The future for North Carolina hybrid striped bass looks bright.
A cross between a saltwater striped bass and a freshwater white bass, the hybrid striped bass is a favorite of fishermen for its fight and popular with cooks because of its flavor.
The hybrid striped bass was introduced to U.S. aquaculture two decades ago, and North Carolina opened its first pond farm around the same time. The popular cultivar has spawned at least 14 hybrid striped bass farms throughout North Carolina – and that number is only growing. Across the country, farming hybrid striped bass is the fourth largest aquaculture endeavor, just behind catfish, salmonids and tilapia.
The hybrid striped bass, like many hybrid species, rarely reproduces naturally. The N.C. Department of Agriculture and Consumer Services has worked with other state and federal agencies to help North Carolina aquaculture farms develop a testing protocol that allows them to collect female white bass from the Great Lakes region.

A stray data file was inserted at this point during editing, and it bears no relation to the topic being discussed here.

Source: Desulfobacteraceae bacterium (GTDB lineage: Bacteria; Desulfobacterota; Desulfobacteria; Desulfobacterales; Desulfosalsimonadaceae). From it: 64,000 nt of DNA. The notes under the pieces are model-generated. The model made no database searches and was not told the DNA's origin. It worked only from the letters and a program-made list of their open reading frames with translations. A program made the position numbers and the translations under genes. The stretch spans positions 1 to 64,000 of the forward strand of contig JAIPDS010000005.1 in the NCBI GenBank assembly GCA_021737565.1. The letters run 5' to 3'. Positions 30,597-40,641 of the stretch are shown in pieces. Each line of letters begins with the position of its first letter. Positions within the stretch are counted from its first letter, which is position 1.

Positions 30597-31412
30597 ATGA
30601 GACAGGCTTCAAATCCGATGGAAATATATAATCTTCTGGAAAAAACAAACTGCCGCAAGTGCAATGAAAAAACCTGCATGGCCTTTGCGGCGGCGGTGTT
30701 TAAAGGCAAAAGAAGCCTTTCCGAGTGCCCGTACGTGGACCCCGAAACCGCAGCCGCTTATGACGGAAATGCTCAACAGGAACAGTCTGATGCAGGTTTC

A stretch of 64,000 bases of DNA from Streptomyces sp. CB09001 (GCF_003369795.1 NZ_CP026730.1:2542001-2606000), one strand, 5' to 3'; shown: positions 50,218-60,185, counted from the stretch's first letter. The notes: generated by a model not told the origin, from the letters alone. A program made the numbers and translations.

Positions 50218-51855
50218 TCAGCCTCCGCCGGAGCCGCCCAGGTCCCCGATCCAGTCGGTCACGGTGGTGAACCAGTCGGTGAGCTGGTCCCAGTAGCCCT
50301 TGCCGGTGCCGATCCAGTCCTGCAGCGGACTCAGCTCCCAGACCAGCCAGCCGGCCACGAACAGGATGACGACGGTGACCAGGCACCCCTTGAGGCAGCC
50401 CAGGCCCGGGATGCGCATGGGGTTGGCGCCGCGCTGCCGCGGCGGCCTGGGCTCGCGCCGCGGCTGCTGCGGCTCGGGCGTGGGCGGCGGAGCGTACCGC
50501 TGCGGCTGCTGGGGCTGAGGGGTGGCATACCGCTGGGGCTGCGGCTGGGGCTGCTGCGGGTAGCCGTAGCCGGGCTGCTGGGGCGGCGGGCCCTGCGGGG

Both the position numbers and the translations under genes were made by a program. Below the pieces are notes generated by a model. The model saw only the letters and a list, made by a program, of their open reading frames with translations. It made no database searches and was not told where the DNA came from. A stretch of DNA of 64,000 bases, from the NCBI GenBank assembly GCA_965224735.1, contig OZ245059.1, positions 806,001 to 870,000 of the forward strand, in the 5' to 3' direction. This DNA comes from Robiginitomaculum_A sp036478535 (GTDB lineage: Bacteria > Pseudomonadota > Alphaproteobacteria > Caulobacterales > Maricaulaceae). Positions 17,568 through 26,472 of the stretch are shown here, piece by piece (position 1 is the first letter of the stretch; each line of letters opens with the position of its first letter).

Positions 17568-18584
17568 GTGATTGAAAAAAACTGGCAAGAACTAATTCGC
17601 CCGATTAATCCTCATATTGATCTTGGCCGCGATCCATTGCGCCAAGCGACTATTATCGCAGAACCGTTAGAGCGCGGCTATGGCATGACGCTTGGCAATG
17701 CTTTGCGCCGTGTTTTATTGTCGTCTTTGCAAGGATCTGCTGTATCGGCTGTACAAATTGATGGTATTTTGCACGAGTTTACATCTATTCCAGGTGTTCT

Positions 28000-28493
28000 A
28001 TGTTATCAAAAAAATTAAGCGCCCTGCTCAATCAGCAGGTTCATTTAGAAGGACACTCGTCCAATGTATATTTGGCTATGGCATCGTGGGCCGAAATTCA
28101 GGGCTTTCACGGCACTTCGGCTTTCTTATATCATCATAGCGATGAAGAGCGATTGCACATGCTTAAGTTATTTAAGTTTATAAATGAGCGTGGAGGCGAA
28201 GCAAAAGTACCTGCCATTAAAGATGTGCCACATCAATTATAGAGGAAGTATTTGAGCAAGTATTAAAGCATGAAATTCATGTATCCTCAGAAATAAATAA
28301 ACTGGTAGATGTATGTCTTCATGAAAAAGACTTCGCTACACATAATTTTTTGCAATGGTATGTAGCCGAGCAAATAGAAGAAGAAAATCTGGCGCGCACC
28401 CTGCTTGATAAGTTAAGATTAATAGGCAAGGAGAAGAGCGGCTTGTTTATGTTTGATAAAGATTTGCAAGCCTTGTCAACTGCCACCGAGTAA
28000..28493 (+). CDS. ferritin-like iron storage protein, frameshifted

Male striped bass are collected from brackish waters in coastal North Carolina. Fertilized eggs hatch into hatchlings, which are then placed into ponds. They grow into fingerlings, which are then stocked into ponds for production.
North Carolina farms raise the fish for food. Most restaurant menus featuring “striped bass” are referring to farm-raised hybrid striped bass. The meat is tender and flaky.